Author Archives: althewebmaster

Historic Coastal Way of Life Documented in Photography Exhibit at Penobscot Marine Museum

Lisa Tyson Ennis takes photographs the slow, old-fashioned way with medium and large format cameras, black and white film, and long exposures. She hand-prints her images one by one in a traditional wet dark room. The subjects that intrigue her are also old-fashioned and disappearing. Her exhibit at Penobscot Marine Museum, What Once Was – Our Changing Fisheries, documents, in her haunting and unusual style, a pre-industrial way of making a living from the sea which is nearly extinct. The opening reception for Ennis’s exhibit is Saturday, June 28, 4:00 pm to 6:00 pm in PMM’s Main Street Gallery, 40 East Main St, Searsport, Maine. The exhibit will be at PMM through Tuesday, July 29.

Fishing Weir Study IX Campobello by Lisa Tyson Ennis

Fishing Weir Study IX Campobello by Lisa Tyson Ennis

Lisa Tyson Ennis lives in Lubec, Maine and is fascinated by weir fishing, a sustainable way of herring fishing which used to be practiced in Maine and is now only found in the Maritimes. She travels the coast and photographs weirs when she finds them, hoping to make a final record of these historic weirs before they disappear entirely. She also visits and photographs remote fishing communities in Newfoundland which can only be reached by boat. Many of these remote communities are abandoned, having been “re-settled” by the government when cod fishing declined.

Lisa Tyson Ennis’s photographs are in the collections of the Museum of Fine Arts, Houston, The Tides Institute in Eastport, the Delaware Art Museum, and the Portland Museum of Art. What Once Was – Our Changing Fisheries is at Penobscot Marine Museum Saturday, June 28 through Tuesday, July 29. Penobscot Marine Museum, on Route One in Searsport, has seven new exhibits and over fifty programs and events during the 2014 season. It is open Monday through Saturday, 10am to 5pm, and Sunday noon to 5:00 pm through Sunday, October 19.

Build a Row Boat with Cardboard at Penobscot Marine Museum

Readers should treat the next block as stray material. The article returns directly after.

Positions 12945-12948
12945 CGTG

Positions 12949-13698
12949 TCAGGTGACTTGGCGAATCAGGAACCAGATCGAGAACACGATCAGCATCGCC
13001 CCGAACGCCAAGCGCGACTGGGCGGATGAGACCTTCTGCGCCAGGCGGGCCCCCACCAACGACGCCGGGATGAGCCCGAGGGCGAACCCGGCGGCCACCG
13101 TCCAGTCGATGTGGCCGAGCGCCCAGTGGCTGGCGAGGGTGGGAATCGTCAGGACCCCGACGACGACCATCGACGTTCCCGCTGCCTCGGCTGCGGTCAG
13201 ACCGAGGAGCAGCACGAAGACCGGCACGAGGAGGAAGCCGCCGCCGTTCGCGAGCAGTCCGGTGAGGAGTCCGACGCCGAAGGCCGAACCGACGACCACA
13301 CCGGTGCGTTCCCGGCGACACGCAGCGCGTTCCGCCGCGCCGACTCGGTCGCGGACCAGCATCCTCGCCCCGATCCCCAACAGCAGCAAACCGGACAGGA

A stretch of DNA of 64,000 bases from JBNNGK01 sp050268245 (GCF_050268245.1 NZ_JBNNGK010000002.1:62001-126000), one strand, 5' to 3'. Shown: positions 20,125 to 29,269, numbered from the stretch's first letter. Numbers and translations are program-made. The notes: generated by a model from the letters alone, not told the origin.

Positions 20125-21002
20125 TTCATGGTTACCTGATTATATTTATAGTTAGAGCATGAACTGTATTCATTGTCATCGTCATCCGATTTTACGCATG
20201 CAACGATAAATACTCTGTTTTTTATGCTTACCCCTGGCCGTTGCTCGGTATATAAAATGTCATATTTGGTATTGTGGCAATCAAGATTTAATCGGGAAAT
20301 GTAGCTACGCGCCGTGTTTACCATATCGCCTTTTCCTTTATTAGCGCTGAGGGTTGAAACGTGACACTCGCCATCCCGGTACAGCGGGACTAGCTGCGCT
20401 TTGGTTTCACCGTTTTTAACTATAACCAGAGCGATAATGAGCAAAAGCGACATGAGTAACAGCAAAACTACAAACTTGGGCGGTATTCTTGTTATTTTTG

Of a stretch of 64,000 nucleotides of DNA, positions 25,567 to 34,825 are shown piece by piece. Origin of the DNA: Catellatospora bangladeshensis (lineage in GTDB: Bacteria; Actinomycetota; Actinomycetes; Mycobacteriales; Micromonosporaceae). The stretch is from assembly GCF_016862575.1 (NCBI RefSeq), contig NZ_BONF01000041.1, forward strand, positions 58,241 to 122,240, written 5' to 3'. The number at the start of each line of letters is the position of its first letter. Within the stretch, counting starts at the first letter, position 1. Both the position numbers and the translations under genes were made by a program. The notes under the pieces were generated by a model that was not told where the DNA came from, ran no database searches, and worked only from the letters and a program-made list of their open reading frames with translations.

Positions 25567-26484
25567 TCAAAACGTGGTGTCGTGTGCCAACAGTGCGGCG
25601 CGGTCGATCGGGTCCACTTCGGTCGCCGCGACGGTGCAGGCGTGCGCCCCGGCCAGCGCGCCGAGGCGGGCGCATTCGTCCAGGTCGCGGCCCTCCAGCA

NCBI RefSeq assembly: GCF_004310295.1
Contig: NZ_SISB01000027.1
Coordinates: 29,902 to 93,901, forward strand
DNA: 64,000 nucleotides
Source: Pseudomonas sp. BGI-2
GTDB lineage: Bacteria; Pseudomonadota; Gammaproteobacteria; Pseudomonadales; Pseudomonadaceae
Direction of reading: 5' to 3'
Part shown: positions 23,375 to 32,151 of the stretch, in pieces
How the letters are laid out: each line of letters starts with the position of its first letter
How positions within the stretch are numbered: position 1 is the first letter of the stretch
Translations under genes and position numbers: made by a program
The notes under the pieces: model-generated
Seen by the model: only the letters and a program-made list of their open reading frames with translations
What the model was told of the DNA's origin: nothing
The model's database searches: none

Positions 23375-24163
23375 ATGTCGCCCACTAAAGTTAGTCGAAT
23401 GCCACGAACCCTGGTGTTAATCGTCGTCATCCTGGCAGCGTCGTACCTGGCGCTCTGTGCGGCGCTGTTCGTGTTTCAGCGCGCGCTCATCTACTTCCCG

If you have ever wanted to build your own row boat you will want to come to the Cardboard Boat Workshop on Saturday and Sunday, June 21 and 22, 8:00 am to 4:00 pm at Penobscot Marine Museum’s Hamilton Learning Center, 89 East Main St (Route One) in Searsport. Admission is free.

The Belfast Harbor Fest Cardboard Boat Challenge

The Belfast Harbor Fest Cardboard Boat Challenge

You will learn how to build a cardboard boat which you can enter in the Cardboard Boat Challenge of the Rotary Club of Belfast Harbor Fest in August. On Saturday, June 21 you will learn how to design and assemble your boat, and on Sunday, Jun 22 you will seal and paint your boat. The workshop is taught by Penobscot Marine Museum’s seasoned cardboard boat builder Lin Calista, and by Belfast Rotarians. Some supplies will be available, but please bring your own cardboard, yard stick, paint brush, box cutter, and an idea for your boat design! This workshop is open to all ages, children should be accompanied by an adult.

The Belfast Harbor Fest Cardboard Boat Challenge is on Sunday, August 17 at Steamboat Park in Belfast. Awards will be given in the usual categories and some unusual categories including a “Spirit Award” for the most spirited and best organized team (the looks of the boat don’t count), an “Almost Made It Award “ and a “Submarine Award” for the most spectacular sinking.

For more information on the Belfast Harbor Fest Cardboard Boat Challenge go to www.belfastharborfest.com. Check our events listing for more information on Penobscot Marine Museum’s Cardboard Boat Workshop go or call Lin Calista at 207-548-0334.